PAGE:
Premature baby whose mum had Covid dies of the virus at 9 days old
"Without Covid, I definitely think Ivy-Rose would still be here."
A premature baby born in the UK to a woman who contracted Covid-19 in late pregnancy has died at 9 days old, according to reports.
Katie Leeming, 22, tested positive for the virus whilst heavily pregnant last month after suffering cold-like symptoms.
Within a week, she stopped feeling movement and contacted her local hospital.
Her daughter, Ivy-Rose, was delivered by emergency C-section on October 13 – making her 14 weeks premature.
Little Ivy-Rose weighed just 2lb 3oz at birth and suffered a range of complications, including a pulmonary haemorrhage and a brain haemorrhage.
The newborn tested positive for Covid-19 at about five days old, sadly passing away four days later.
“We got a phone call on the evening of day eight saying we needed to get to the hospital as they didn’t think Ivy-Rose was going to make it through the night,” Leeming told iNews.
“They took her hand and footprints for her memory box and Ivy-Rose died on 22 October at 1.30am. We were absolutely heartbroken and it still hasn’t sunk in,” she said.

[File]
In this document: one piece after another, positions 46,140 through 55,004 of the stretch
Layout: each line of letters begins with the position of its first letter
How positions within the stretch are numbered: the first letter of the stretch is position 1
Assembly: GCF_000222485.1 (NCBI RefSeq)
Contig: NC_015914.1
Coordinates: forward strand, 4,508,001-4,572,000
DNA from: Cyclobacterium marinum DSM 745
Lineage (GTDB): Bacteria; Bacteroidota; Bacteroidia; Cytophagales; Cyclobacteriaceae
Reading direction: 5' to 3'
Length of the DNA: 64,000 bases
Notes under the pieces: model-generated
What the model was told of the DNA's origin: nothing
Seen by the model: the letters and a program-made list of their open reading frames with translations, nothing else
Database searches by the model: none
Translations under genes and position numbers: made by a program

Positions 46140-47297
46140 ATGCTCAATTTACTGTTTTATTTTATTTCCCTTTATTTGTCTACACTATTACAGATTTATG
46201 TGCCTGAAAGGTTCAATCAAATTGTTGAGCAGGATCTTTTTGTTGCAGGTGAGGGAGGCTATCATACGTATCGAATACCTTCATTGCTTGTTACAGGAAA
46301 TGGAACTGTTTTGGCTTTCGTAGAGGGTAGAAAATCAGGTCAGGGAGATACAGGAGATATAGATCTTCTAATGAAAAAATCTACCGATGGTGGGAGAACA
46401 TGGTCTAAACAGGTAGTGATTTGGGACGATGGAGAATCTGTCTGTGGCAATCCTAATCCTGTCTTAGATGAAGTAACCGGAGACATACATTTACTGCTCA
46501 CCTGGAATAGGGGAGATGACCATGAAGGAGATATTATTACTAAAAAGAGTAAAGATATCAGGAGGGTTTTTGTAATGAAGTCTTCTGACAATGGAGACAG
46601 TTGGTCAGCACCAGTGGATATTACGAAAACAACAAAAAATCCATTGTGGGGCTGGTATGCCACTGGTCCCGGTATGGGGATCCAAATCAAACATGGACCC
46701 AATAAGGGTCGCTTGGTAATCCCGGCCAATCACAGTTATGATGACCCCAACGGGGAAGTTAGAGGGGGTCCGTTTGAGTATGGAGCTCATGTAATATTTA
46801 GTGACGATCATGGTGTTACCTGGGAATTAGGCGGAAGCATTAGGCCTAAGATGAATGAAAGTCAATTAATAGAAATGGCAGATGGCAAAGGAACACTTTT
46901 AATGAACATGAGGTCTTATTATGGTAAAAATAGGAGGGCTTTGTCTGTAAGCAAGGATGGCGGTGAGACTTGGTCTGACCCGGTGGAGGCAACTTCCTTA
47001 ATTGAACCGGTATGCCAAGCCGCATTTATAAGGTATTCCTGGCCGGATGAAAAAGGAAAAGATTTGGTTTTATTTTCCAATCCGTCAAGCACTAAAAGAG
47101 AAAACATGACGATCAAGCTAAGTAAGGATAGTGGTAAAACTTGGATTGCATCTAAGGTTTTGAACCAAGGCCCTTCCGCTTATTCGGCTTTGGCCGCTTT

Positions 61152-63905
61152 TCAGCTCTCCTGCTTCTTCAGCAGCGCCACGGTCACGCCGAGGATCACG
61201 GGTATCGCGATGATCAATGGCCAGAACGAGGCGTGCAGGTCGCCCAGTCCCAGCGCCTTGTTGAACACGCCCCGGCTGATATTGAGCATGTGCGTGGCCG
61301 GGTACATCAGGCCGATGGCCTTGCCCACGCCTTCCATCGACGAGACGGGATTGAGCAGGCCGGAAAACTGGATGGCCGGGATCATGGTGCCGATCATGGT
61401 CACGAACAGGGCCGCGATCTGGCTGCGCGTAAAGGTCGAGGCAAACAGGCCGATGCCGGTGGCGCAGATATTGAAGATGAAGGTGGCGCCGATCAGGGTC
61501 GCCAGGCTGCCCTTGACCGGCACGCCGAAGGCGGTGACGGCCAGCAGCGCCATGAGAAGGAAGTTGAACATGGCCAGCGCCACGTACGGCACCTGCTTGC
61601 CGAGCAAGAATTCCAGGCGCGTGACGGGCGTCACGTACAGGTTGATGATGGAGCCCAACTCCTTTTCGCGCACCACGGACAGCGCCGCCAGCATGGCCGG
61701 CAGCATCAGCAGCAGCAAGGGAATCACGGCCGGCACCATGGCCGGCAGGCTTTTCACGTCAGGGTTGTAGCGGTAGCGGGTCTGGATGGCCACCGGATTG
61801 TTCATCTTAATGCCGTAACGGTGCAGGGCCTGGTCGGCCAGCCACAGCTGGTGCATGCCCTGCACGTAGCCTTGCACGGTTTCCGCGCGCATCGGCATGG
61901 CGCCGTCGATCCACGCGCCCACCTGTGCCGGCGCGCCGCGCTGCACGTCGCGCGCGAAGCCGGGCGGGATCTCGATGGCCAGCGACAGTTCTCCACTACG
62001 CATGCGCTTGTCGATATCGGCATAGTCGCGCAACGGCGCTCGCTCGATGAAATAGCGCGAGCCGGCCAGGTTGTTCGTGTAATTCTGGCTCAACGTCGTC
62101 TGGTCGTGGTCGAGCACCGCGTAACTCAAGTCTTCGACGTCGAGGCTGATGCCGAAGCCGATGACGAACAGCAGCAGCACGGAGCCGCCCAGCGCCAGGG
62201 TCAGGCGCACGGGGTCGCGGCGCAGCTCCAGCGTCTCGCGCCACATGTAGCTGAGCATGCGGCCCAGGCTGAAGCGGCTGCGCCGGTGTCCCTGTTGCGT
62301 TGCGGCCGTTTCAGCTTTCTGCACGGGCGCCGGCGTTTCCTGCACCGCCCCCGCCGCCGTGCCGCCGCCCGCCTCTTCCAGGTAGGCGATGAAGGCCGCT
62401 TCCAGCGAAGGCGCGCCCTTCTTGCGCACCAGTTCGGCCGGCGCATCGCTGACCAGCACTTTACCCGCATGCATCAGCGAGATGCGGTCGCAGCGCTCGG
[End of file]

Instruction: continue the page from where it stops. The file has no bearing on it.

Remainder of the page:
The causes of death were listed as extreme prematurity at 26 weeks, severe respiratory distress syndrome, maternal Covid positive and baby Covid positive, as well as intraventricular haemorrhage.
“If I hadn’t had Covid and had such a high temperature and become poorly, I honestly don’t think Ivy-Rose would have been born as prematurely as until then, the pregnancy was going smoothly,” Leeming continued.
“People make out it is very rare for babies to catch Covid and that children and babies are not really affected by coronavirus.
“But our baby girl tested positive for Covid-19 and deteriorated and became more and more poorly before dying at just nine-days-old.
“We are all completely devastated and it is a struggle trying to arrange a funeral for such a tiny baby. Without Covid, I definitely think Ivy-Rose would still be here.”
Leeming had not been vaccinated against the virus as she felt “there wasn’t enough research done into the impact of the vaccine during pregnancy and if it would affect the baby.”
During such a grief-stricken time, she doesn't want to tear herself apart by thinking about what might have been if she had been vaccinated.
“I can’t start thinking that way as who knows what might have happened if I had the vaccine and I might still have got Covid and become ill,” she said.
The UK's NHS advises pregnant people to get vaccinated with either the Pfizer-BioNTech or Moderna jab as “they’ve been more widely used during pregnancy in other countries and have not caused any safety issues.”
On home soil, a new report has confirmed none of the pregnant women admitted to ICU with Covid-19 were fully vaccinated. Just one was partially vaccinated.